4 Tried-and-True Strategies for Effective Carryover in Articulation Therapy

Kids often get stuck in therapy. They can make a sound (or sounds) in structured activities but need help to move beyond that. The answer to this dilemma is they are lacking in CARRYOVER. Implementing carryover activities in articulation therapy is essential, and they don’t have to be difficult either! 

kids working on carryover of their speech sounds

Try these 4 tried-and-true strategies for effective carryover in your articulation therapy sessions TODAY! 

Start Early!

First thing’s first– know that you should start addressing carryover skills as soon as possible!

By implementing carryover strategies in small chunks over the entire course of a child’s therapy journey, you’re instilling self-confidence and self-belief while providing infinitely more opportunities for a child to practice targeted speech sounds! 

4 Strategies for Effective Carryover of Articulation Skills

There are four tried-and-true strategies to target the carryover of articulation skills:

  • Focus on fewer words
  • Focus on one word outside of therapy
  • Practice sounds in naturally fun ways
  • Short daily practice

Focus on Fewer Words  

Although this almost feels counterintuitive, working on fewer words in articulation therapy sessions has been proven to be helpful for better carryover. With fewer words, kids can learn to produce these correctly and automatically!

These correct productions will act as positive reinforcement and a confidence boost for your students. Confidence leads to children being more likely to try new things (or in this case, new words and new places!) win, win!

Focus on One Word Outside of Therapy

Select one word for your child to focus on producing correctly outside of therapy.

This strategy drastically removes the pressure off students and helps parents listen to particular speech sounds more easily. Children are also able to take more ownership when responsible for a single word vs a sound that might occur in many, many words. 

Make It Personal!

Select a target word that comes up often in conversation for each student and focus on that one word outside of therapy. 

It doesn’t make sense to select a random word with the child’s target sound because they just won’t say it enough in real life (think: “tallow” for /t/ or “kneel” for /l/).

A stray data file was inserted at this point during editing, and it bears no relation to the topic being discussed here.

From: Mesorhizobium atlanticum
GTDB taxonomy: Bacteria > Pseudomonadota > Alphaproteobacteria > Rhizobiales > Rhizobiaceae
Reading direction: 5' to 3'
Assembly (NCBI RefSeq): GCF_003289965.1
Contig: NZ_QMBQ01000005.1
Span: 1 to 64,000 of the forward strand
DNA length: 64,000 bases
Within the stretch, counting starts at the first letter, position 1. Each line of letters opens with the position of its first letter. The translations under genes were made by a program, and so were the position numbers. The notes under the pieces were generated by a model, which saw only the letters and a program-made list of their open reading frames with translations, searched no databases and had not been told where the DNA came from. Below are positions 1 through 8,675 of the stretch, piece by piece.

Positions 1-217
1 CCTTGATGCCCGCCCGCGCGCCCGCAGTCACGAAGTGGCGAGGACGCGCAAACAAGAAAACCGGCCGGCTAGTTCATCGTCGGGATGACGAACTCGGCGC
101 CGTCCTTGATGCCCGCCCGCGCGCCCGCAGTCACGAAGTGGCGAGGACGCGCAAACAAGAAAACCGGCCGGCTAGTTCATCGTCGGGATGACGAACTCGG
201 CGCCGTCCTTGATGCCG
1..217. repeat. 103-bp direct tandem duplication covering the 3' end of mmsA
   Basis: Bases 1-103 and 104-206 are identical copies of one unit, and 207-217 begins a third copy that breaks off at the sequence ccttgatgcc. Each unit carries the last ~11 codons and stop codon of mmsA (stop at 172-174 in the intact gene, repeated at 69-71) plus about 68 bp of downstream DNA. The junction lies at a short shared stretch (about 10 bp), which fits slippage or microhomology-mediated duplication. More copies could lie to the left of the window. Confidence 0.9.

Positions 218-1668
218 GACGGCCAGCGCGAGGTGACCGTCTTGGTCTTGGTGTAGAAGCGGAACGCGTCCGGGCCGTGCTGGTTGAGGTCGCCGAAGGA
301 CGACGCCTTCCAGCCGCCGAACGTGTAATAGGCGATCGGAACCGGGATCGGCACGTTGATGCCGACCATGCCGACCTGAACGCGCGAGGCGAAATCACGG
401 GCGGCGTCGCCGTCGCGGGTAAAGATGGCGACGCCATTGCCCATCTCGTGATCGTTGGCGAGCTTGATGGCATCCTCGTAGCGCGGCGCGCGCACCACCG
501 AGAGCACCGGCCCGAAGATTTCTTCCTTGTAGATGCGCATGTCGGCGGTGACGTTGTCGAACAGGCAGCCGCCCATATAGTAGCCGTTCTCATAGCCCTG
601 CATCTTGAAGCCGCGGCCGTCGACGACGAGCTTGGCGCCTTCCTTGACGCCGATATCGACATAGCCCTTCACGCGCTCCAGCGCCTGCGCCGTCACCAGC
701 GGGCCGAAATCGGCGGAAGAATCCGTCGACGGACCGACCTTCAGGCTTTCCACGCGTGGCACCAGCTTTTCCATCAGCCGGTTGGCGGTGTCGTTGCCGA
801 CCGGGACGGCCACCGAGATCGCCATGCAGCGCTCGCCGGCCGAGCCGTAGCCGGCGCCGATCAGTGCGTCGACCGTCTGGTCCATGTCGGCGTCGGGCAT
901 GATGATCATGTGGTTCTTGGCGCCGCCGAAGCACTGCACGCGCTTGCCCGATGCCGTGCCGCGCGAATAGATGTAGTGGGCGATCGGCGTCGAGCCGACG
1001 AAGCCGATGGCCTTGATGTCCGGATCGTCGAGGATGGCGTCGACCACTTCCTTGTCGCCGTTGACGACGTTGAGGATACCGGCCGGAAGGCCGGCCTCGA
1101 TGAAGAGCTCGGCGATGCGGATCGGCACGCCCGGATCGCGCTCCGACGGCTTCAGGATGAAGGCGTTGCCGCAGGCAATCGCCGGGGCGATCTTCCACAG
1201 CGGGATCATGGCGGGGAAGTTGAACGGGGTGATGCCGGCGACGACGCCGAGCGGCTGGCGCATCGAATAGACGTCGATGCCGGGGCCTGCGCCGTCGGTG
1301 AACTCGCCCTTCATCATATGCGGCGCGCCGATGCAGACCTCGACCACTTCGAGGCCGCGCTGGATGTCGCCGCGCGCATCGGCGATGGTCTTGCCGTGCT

Personalized Examples:

“ok” for /k/

a child’s name

“School” for sk- blend

“Football” for /f/

“Gigi” for /g/

Practice Sounds in Naturally Fun Ways

Use a game or activity that naturally incorporates your child’s targeted sound or word for lots of easy practice!


The game Guess Who has many opportunities to practice /r/

  • “Is your person a girl?”
  • “Does he have red hair?”
  • “Do you want red or blue?”

kids working on carryover of their articulation skills

Short Daily Practice

Get parents and teachers on board!

Encourage them to designate short bits of time to work on corrections in students’ conversations each day. Five minutes is the MAX recommended time for this strategy!

EXPERT TIP: Model this type of interaction and instruction for teachers and families. You can do this in person with the child, or you can tap into technology and send a video explaining what this daily practice looks like. 

Reassure adults in the child’s life that YES, they CAN devote 2-5 minutes each day to practice!

Use Resources

Premade resources are another great way to do a short daily practice with students. 

This Rock Paper Scissors Carryover Game is perfect for targeting /s, z, th/ in phrases and sentences. The cards are organized into sound and position for EASY USE.

It seems like lots of students struggle with their carryover of /r/, and this Rock Paper Scissors Carryover Game addresses just that! Your students will have so much fun with these games that they won’t even realize you’re getting practically a million trials in too!

For kids with sound errors for /r, s, th, sh, ch/, this Articulation Worksheets BUNDLE is perfect! These fill-in-the-blank stories allow your students to create silly & goofy stories that they will love reading over and over again— all while practicing their articulation targets! 

Looking for More?

Parent Education Handouts for Speech Sound Disorders covers thirteen topics including tips for carry-over! Use these print-and-go (or email) one pagers to strengthen the connection between therapy and home and watch how quickly your students progress!

Putting Play to Work is a two-hour webinar that will equip you with more knowledge about the importance of play for little ones and how you can use objects and toys in a child’s environment to target speech and language goals. Activity ideas are also included for articulation therapy sessions!

You may also be interested in reading:

Understanding Pop-Out Words in Speech and What They Mean for My Child

MUST-KNOW information about phonemic awareness and speech sound disorders

Typical Development of Phonemic Awareness Skills + How to Target Them




The views expressed in this blog are my own and are intended to inspire other speech-language pathologists in their own practice. If you are a parent, teacher or other educator, these ideas are not intended to take the place of treatment by a certified clinician. Read full disclaimer here.